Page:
It wasn't Hector Neris' fault that Nick Williams and Odubel Herrera allowed what was a catchable fly ball drop in between them Friday evening, turning what should have been an out into a triple for Andrew McCutchen. Then again, the ball that the San Francisco Giants star hit to deep left-center field may very well have been a home run in some other stadiums. And the two wild pitches that Neris threw later that inning - neither of which Andrew Knapp had much of a chance of blocking - were unequivocally his fault.
All things considered, Neris was lucky to only give up one run on three hits (and two wild pitches) in the seventh inning Friday. Still, his ERA now stands at 5.06.
He's using his split finger - which was one of the more dominant pitches in the league just two years ago - 55.6 percent of the time. That 55.6 percent is the highest clip that he's ever used his signature splitter at, and generally speaking, he's still getting good results with it. Opponents are hitting just .217 off of the splitter in 2018. The problem is that's still up rather significantly from the .158 that opponents hit off of the splitter in 2016. As the splitter has become slightly less effective, his fourseam fastball and sinker have been getting shelled.
Given what has been a rather disastrous month plus span, it may be time to give Neris a mental break. The 28-year-old has one remaining minor league option. There's been no indication that the Phillies plan to use that if Neris doesn't turn things around in the near future, except of course the performance of the veteran reliever.
The funny thing is, wedged in between an Opening Day loss in March and a month of May in which Neris blew two saves and posted a 6.75 ERA, was a very effective month of April. Manager Gabe Kapler has made clear that the team doesn't have one defined closer, but Neris essentially pitched in that role in April. With the exception of a blown save against the Cincinnati Reds on April 11, Neris was nearly perfect in the season's first full month. He posted an 0.96 ERA and recorded five saves in April.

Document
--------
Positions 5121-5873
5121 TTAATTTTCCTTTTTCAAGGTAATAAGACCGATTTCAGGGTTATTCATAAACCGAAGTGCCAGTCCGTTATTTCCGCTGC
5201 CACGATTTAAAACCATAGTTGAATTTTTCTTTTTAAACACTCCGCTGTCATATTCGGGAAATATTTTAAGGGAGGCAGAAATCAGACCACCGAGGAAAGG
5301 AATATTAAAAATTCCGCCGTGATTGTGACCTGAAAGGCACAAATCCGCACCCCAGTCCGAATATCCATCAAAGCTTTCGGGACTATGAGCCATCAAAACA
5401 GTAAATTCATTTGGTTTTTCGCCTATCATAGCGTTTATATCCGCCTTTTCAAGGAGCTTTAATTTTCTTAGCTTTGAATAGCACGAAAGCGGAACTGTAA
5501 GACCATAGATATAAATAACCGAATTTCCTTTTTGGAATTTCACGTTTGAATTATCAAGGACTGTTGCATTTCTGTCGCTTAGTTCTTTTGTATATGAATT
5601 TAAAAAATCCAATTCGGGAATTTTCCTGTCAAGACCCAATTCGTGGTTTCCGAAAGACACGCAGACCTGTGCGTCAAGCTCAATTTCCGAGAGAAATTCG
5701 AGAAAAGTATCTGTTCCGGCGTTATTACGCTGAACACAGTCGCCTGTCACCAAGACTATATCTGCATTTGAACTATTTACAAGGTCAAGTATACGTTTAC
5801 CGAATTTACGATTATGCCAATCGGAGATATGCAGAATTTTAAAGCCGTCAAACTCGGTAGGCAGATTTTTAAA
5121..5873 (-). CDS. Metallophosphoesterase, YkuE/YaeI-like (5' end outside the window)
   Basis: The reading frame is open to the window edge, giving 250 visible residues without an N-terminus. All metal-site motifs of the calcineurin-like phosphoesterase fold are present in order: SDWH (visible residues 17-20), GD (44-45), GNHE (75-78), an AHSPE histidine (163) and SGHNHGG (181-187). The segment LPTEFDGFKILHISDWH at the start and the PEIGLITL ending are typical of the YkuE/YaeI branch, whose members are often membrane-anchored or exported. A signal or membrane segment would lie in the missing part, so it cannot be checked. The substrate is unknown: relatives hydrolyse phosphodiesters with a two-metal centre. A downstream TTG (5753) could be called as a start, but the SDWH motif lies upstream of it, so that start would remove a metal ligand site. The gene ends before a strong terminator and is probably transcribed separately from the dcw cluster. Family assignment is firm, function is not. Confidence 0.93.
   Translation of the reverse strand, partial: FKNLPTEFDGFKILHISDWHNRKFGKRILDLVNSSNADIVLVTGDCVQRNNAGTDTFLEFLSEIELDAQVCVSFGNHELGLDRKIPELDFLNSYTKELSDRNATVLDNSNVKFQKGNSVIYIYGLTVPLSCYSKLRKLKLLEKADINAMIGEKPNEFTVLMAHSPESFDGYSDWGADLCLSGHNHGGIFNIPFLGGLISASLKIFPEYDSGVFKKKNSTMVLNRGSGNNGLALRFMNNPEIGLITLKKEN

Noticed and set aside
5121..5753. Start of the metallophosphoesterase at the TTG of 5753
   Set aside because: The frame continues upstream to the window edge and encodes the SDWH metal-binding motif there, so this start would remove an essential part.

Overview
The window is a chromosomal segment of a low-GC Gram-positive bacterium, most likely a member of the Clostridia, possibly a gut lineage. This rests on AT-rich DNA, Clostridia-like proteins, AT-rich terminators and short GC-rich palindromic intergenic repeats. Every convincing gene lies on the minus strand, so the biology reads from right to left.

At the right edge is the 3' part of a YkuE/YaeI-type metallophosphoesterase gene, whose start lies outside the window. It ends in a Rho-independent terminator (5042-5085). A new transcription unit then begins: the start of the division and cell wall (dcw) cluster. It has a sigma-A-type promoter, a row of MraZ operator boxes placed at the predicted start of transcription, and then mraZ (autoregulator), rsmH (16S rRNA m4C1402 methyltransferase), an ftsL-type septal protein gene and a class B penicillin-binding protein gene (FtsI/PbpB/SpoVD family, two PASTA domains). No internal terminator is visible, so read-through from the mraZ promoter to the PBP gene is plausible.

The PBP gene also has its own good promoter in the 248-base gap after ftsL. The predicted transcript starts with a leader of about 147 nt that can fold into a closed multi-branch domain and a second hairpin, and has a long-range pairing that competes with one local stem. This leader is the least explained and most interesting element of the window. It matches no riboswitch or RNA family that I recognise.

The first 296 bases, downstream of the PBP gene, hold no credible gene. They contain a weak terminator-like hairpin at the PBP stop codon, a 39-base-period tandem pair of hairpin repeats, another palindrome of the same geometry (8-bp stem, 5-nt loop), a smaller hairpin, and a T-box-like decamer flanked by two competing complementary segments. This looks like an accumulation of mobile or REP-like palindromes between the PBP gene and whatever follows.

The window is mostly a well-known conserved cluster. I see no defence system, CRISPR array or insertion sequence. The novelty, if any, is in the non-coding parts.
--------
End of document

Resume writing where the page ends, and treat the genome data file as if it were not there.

But since the start of May, Neris has a 7.13 ERA in 10.1 innings. The Phillies, again, don't have a defined closer, but rookie phenom Sernathony Dominguez seems to be the person that Kapler will turn to if such a situation arises. If a high-leverage situation presents itself before the ninth inning and Dominguez isn't able to close, Luis Garcia and Edburay Ramos both recorded saves in the month of May. Even away from the ninth inning, Neris was asked to keep the Phillies within three runs Friday. He wasn't able to do that.
Perhaps Neris is a second-half pitcher. In 2017, the righty was spectacular after the All-Star Break, posting a 2.48 ERA and converting on all 13 of his save opportunities. That came after he posted a 4.97 ERA in April and a 4.50 ERA in June. Still, Neris posted a 3.52 ERA in the first-half of the 2017 season. He didn't have an ERA north of five. He wasn't bouncing pitches to the plate.
Regardless of what role he pitches in, the Phillies will need Neris to be effective in the second-half of the season again as they push for a postseason berth. He may figure things out while pitching at the major league level. But if that doesn't happen soon, optioning Neris may become a serious consideration.